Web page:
More Ways to Beat Bad Reviews
Here are four potentially surefire methods and conditions for having negative reviews removed. Just remember that the burden of proof is on you.
TOS violations – Every review site has a TOS policy where they list what’s allowed or disallowed. The TOS, for example, does not allow personal attacks on you or your staff, including defamatory or derogatory comments about race, religion, disability, ethnicity or other factors. Contact the review site and let them know you believe there is a TOS violation. Many review sites use a ticketing system that’s programmed to look for certain words. If you mention “TOS violation” in your subject line or message, your comments will go directly to someone who deals with TOS violations and improve your chances of having the review removed. Also reply directly to the review stating that it is a violation of the site’s TOS and you have requested it be removed.
Legal violations – Highly offensive or illegal posts can be grounds for removal. Examples of legal violations are threatening, racist or sexist comments, graphic language or content or content that is a copyright infringement. Google offers specific advice for submitting complaints about such legal violations.
Slander by competitors – If an unscrupulous competitor slanders you on a review site, you can often have the review removed or hidden. One way to prove your claim is to show that the reviewer’s email address belongs to a competitor or someone who works for that competitor.
Erroneous reviews – Sometimes customers write reviews for another practice on your page by accident. Sometimes patients write stellar reviews but accidentally click one star instead of five. Contact the reviewer using a polite, professional tone and explain the situation, and they will often amend the review or remove it. Reviewers can always update/amend/remove their own online reviews.
- Always check to make sure the reviewer is really a current or former patient (if not, simply post that “This false review is not from my current or former patient.”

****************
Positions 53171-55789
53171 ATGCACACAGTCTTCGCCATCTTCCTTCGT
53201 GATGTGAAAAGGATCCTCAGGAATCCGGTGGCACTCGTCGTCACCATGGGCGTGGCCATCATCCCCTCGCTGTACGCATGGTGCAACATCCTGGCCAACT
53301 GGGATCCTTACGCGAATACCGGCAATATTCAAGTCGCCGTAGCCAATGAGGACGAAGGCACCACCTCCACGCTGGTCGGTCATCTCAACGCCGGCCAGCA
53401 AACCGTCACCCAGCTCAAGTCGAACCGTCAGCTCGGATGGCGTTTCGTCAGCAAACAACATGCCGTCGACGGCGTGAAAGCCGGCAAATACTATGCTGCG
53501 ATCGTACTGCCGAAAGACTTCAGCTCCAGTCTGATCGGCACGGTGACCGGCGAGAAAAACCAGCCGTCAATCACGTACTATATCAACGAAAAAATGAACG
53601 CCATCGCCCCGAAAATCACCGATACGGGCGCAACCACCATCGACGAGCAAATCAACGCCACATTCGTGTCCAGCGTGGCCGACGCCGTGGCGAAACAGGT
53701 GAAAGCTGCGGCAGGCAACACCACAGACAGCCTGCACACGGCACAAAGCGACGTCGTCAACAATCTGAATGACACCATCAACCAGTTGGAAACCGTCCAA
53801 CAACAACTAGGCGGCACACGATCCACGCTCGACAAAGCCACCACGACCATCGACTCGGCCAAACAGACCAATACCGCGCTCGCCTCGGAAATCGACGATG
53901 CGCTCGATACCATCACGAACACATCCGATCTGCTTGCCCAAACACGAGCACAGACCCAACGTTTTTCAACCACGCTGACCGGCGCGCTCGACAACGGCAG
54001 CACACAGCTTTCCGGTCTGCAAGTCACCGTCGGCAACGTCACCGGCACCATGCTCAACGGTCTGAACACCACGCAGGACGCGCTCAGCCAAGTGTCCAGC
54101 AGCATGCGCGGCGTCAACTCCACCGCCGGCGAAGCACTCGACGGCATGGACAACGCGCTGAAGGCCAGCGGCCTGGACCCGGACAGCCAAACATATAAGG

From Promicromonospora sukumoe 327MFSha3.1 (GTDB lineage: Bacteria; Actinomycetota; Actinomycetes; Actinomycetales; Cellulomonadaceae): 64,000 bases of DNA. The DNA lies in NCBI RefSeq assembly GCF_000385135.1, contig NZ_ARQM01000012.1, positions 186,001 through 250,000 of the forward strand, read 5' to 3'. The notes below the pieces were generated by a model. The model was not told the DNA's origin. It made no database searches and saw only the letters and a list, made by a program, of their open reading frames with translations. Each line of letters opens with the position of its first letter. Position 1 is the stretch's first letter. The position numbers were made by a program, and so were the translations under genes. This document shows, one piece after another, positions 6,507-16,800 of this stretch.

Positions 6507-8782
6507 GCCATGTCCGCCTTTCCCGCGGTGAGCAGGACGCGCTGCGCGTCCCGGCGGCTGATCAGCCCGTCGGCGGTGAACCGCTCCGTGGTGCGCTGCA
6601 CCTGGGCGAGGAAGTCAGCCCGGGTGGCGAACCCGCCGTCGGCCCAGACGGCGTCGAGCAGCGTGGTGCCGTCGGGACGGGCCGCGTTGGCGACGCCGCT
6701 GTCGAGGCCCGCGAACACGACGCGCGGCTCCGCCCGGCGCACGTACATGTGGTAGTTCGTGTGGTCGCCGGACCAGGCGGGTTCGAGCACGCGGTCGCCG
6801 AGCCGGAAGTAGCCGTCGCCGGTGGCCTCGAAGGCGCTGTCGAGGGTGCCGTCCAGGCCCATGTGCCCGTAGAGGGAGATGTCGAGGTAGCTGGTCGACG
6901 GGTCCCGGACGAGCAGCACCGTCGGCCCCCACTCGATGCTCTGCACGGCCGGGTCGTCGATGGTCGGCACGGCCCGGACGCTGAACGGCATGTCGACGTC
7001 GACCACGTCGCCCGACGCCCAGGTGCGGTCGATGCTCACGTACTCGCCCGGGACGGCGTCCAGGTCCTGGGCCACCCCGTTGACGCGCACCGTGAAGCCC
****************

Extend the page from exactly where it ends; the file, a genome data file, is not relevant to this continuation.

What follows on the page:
- Always contact the reviewer calmly, politely and nicely.
- Always attempt personal contact first, in person or by phone.
- Always try to understand their frustration or why they are upset.
- Ask them to remove or at least modify their review.
- Always provide proof that a review is false using clear, unemotional facts, but…
- Never divulge ANY personal information about ANY patient in ANY public medium, including websites, posts, review responses, emails or text messages as this is clearly a HIPAA violation.
Find a Partner in Online Healthcare Reputation Management
Handling online reviews can be extremely time-consuming. You would much rather devote your time to patient care. That’s why Practice Builders offers myPracticeReputation, a complete solution that streamlines the whole online reputation management process. Monitor your online reputation 24/7, capture positive reviews from your patients and automatically publish them on the Internet.
You will be able to see all of your online reviews and reputation management activities on one convenient dashboard. This technology even automates sending “please review us” emails and simple instructions to your patients, streamlines the review process for them and much more. With myPracticeReputation, you will gain more positive reviews and make those few negative reviews look more and more like outliers.
You can immediately request your complimentary Online Reputation Assessment by clicking here. Your assessment will include all the reviews that you have ever received on all review websites – including some you may not even know about – as well as your reputation score, which is on an A-F scoring basis. Overall, you will be able to see what patients are saying about you on the Internet, which is priceless (click here to start).
Learn more about Practice Builders and the benefits of using myPracticeReputation by emailing us at info@PracticeBuilders.com, calling 800.679.1200 or visiting myPracticeReputation.com.
If you wish to comment on this electronic newsletter’s content or subject matter, please email the editor at: email@example.com.
Martin Shkreli You already hate Martin Shkreli, the bratty former hedge fund manager who raised the price on a drug to treat infections in AIDS patients by 5,000%. Now it’s time to get to know him. I’m not saying you should get to know Shkreli because you’ll like him in the end. […]
Forbes.com: Most popular stories